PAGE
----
Dear Martin meets They Both Die at the End in this gripping, evocative novel about a Black teen who has the power to see into the future, whose life turns upside down when he foresees his younger brother’s imminent death, from the acclaimed author of SLAY.
Sixteen-year-old Alex Rufus is trying his best. He tries to be the best employee he can be at the local ice cream shop; the best boyfriend he can be to his amazing girlfriend, Talia; the best protector he can be over his little brother, Isaiah. But as much as Alex tries, he often comes up short.
It’s hard to for him to be present when every time he touches an object or person, Alex sees into its future. When he touches a scoop, he has a vision of him using it to scoop ice cream. When he touches his car, he sees it years from now, totaled and underwater. When he touches Talia, he sees them at the precipice of breaking up, and that terrifies him. Alex feels these visions are a curse, distracting him, making him anxious and unable to live an ordinary life.
And when Alex touches a photo that gives him a vision of his brother’s imminent death, everything changes.
With Alex now in a race against time, death, and circumstances, he and Isaiah must grapple with their past, their future, and what it means to be a young Black man in America in the present.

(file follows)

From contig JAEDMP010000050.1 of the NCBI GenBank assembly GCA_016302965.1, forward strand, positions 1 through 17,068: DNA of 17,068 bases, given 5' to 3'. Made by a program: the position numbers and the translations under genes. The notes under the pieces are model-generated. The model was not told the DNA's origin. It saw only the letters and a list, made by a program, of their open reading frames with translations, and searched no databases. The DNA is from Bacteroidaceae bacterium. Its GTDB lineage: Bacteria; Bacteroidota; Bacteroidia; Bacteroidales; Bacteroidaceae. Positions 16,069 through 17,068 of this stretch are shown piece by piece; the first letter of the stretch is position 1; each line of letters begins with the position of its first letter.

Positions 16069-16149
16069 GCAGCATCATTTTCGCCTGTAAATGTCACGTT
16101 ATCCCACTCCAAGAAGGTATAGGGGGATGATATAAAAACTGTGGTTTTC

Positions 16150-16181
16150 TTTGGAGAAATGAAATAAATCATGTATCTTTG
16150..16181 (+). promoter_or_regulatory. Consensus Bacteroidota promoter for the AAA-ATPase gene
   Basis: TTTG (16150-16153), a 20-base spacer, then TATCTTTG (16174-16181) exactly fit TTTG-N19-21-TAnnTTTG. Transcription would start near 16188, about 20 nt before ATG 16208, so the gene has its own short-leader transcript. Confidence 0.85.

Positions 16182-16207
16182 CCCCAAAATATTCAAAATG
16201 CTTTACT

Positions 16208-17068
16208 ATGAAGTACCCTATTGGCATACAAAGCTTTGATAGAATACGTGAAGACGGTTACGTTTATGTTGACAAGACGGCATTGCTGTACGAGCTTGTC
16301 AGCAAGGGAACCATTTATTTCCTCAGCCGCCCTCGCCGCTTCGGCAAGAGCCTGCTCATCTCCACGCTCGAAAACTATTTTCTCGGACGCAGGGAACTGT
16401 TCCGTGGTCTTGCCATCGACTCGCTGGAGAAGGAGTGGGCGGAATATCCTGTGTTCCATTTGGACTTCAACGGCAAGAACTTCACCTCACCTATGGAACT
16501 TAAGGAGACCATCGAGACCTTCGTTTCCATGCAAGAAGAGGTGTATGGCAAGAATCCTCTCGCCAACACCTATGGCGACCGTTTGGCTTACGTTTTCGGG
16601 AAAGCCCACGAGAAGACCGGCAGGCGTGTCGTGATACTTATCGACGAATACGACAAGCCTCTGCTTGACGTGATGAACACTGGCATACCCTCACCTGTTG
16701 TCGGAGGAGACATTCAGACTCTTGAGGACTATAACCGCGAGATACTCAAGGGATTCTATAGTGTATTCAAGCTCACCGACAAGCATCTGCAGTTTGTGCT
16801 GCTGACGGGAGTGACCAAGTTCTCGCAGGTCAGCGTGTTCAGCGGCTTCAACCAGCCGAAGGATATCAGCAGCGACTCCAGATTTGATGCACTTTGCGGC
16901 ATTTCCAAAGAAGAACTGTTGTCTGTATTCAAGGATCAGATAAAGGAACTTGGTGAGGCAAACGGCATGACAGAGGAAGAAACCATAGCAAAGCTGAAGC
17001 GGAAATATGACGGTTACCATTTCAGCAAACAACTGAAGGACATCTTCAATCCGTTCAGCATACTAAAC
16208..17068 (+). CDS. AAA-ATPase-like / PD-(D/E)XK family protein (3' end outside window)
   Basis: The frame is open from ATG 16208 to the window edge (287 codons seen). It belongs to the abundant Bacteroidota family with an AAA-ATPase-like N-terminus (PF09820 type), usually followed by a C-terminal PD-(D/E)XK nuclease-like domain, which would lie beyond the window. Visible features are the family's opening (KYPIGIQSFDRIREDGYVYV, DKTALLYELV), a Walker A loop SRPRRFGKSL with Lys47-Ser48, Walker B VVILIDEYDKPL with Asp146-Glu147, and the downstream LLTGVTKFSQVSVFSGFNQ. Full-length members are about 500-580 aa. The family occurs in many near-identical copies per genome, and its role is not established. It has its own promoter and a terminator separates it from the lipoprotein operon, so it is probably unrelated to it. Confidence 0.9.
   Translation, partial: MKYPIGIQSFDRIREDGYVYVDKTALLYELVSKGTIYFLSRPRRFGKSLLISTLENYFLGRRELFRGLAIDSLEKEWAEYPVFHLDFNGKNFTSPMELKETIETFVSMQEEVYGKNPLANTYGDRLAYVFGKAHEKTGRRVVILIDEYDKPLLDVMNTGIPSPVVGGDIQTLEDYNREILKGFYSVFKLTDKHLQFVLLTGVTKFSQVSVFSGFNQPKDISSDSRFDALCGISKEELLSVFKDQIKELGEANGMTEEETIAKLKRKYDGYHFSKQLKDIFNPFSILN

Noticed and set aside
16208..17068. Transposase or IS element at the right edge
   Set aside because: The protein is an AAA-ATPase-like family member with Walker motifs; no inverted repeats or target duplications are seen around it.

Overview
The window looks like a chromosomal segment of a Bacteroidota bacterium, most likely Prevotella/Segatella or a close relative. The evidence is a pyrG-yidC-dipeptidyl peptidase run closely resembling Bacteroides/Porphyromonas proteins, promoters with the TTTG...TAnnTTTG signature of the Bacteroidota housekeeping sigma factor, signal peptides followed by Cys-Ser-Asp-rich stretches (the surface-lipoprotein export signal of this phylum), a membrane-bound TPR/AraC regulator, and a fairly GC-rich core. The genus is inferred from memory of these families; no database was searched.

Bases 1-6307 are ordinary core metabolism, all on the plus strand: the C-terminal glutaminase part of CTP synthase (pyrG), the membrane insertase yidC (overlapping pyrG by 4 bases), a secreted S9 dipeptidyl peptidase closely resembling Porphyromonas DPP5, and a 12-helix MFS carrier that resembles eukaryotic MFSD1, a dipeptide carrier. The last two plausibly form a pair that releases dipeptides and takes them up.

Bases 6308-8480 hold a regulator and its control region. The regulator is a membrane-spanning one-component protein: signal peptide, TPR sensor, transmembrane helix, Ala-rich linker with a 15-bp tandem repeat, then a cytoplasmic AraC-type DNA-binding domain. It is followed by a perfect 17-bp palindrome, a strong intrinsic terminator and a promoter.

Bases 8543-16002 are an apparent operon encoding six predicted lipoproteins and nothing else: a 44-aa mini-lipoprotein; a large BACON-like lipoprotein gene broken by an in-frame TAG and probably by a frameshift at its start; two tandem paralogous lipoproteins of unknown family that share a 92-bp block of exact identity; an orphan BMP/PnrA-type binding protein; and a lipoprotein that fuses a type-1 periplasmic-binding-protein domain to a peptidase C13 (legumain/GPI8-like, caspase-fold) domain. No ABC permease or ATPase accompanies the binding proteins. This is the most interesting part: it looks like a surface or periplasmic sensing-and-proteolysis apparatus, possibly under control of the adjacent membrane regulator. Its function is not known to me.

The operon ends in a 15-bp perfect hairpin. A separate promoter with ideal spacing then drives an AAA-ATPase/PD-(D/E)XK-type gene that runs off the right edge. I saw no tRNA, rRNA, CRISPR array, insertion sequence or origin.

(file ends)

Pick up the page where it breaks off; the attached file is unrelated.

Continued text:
This is the second book I’ve read by this author, and she can count me as a confirmed fan.
Alex and his younger brother, Isaiah, were orphaned four year ago after the family was involved in a car accident. Since then, they’ve been raised by their aunt. Sixteen-year-old Alex is trying to be all things for everyone he knows – his employer, his girlfriend, his brother, and even his deceased parents. He also suffers from panic attacks. Since the car accident, every time he touches someone or something, he sees the future of that person or object. After seeing Isaiah’s death, he’s determined to repair their relationship and close the distance between them that developed after their parents’ passing.
Much of this book is spent in Alex’s head with his swirling thoughts, fears, and visions. The author does an incredible job at making the reader feel the grief, anxieties, and pressures Alex experiences nearly every minute of every day. It’s far too much for someone his age to have to carry. And then there are the racial issues. The brothers live in a predominantly white, upper class, gated community. Neighbors who claim not to be racists very clearly are, but fail to see it.
This book is heartbreaking in so many ways and will absolutely wreck you. But it’s also a powerful story that includes joyous bonding moments between Alex and Isaiah. The vivid supporting characters seem to rise from the pages. Talia, Alex’s girlfriend, is a delight, and Aunt Mackie is a strong, successful woman who loves her nephews unconditionally. Although I dreaded what was coming, you couldn’t have pried this book from my hands over the last thirty percent. It’s bittersweet, but also hopeful and so very timely and important. I can’t wait to see what this author does next.
I received a complimentary copy of this book from the publisher through NetGalley. Opinions expressed in this review are completely my own.